In spite of disruptions from China's scrap import policies, the National Waste and Recycling Association (NWRA) still sees potential for exporting more recyclables to foreign markets and is launching a new program to help make that happen.
The NWRA Export Expansion Program (NEEP) is intended to expand opportunities for the organization's member companies. It will provide tools and resources for working with the numerous federal agencies that govern trade, as well as opportunities to participate in trade missions that explore international business opportunities. About two dozen federal agencies currently have an export promotion arm.
"With so many agencies involved in this, it's virtually impossible for small or mid-sized companies to navigate the terrain of the federal government ... We [can be] a guide to steer them through," Jim Riley, NWRA's vice president of federal affairs, told Waste Dive. "We've been trying to figure out ways that we can open the markets back up again, which in turn should increase the commodity prices as more of it is being processed and available for use."
How it works
NEEP will launch through a partnership with government relations and consulting firm Whitmer & Worrall, with the firm's trade practice chair, Gabe Pellathy, leading the initiative. He has served in several trade-focused positions within the federal government and will use that experience to help NEEP participants.
The program commences with a webinar on June 26. The initial step will be conducting an analysis to develop an overview of the current state of recycling and identify potential new markets. This will include looking at which countries and foreign businesses are accepting recyclable materials, and exactly which commodities they can receive.
"We will also conduct a survey of where some companies have had success in existing markets," Pellathy said. "There's a number of resources that the federal government can provide ... [and] a number of levers you can pull on the market access side ... Our goal is to penetrate the federal process and programs and make sure companies are able to leverage the programming the government offers."
Because each company is unique in its business operations, size and commodities, NEEP will seek tailored ways to assist NWRA members on a case-by-case basis. The program will focus not only on recyclable material businesses, but on related service providers and equipment suppliers.
NWRA and other industry associations emphasize that while many Chinese markets have dried up, other export opportunities exist — even in Southeast Asian countries that followed China's lead in increasing import restrictions. For instance, Malaysia is cracking down on plastics but market development work could uncover business possibilities for domestic metal or electronic scrap recyclers.
NWRA also asserts its continued interest in increasing domestic recycling capacity. "We're taking a three-pronged approach. NEEP is one leg of the stool. We're also looking at increasing domestic recycling capacity," said Riley. "The third leg is incentivizing and increasing domestic use of recyclable materials."
Other recycling associations are similarly helping members acclimate to the changing state of the recycling industry and identify export opportunities.
The Institute of Scrap Recycling Industries (ISRI) has a staff member dedicated to international affairs who travels the world advocating for recyclers and meeting with foreign trade representatives. This includes a number of trips to China (before and during National Sword) to advance trade. This fall, the association will host a trade mission to Indonesia and Malaysia focused on developing metal markets.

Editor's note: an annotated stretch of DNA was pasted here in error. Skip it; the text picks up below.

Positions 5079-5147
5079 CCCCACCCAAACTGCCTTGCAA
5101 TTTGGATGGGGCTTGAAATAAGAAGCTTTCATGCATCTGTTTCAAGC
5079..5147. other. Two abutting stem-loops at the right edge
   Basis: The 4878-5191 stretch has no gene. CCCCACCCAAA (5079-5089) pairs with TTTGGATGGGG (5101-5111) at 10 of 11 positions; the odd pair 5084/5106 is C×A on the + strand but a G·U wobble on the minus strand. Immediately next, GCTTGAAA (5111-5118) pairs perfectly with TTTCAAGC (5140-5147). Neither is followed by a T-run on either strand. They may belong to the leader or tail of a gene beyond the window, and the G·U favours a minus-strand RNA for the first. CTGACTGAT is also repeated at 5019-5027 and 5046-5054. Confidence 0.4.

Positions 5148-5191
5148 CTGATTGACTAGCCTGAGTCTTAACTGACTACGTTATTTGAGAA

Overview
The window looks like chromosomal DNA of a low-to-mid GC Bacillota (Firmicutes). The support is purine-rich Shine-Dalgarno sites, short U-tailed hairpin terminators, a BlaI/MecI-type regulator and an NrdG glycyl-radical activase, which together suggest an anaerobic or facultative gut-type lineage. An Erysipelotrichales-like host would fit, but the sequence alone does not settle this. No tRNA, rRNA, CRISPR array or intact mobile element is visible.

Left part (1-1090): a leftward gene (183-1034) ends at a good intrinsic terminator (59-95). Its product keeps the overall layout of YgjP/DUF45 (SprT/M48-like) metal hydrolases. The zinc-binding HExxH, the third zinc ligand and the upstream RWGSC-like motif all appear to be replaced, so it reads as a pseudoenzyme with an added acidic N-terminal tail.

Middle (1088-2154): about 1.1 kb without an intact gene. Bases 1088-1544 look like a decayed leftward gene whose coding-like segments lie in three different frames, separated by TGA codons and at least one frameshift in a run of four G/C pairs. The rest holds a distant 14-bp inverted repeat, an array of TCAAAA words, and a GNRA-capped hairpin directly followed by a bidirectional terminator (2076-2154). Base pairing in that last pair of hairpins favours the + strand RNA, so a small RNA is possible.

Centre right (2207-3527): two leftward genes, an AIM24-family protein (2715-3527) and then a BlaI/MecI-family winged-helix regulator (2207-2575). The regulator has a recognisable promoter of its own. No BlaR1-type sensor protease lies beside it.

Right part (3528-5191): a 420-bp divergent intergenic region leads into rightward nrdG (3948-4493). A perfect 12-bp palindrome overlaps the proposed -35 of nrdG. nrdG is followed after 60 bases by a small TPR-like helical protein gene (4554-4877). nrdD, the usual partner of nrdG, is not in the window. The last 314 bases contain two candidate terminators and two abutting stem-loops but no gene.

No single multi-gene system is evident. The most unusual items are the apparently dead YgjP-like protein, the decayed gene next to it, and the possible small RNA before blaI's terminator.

"The key areas of the mission include commercial networking, building relationships with policymakers and regulators in the two countries, and market analysis. ISRI staff and members also have expertise to provide technical assistance in those two countries," Mark Carpenter, ISRI assistant vice president of communications and marketing, told Waste Dive. "From the beginning, ISRI has had as a core tenet market development for all of its commodities."
Like NWRA, ISRI also works on domestic market development.
"Historically, the recycling industry has always been very cyclical. There are opportunities both domestically and internationally. It's up to the association to help members identify where those opportunities are," Carpenter said.
Foreign market development is also a focus for the Solid Waste Association of North America (SWANA). Rather than primarily targeting markets for recyclable materials, it also concentrates on related services and equipment.
"SWANA feels there are an increasing number of commercial opportunities for American companies that manufacture solid waste equipment or provide environmental consulting services in developing countries," said SWANA CEO David Biderman. "As curbside collection of waste and recyclables becomes more common, there is a growing market for collection trucks and carts, and a need for solid waste consulting firms to advise local, provincial and national governments on how to plan and pay for more modern solid waste systems. These all provide opportunities for SWANA members.”
Biderman explored these opportunities last month at WasteExpo and spoke to foreign delegates about future opportunities and capabilities. The association is also advancing a federally-funded landfill training and capacity-building project in Colombia that it hopes to replicate throughout Latin America as more countries close open dumpsites.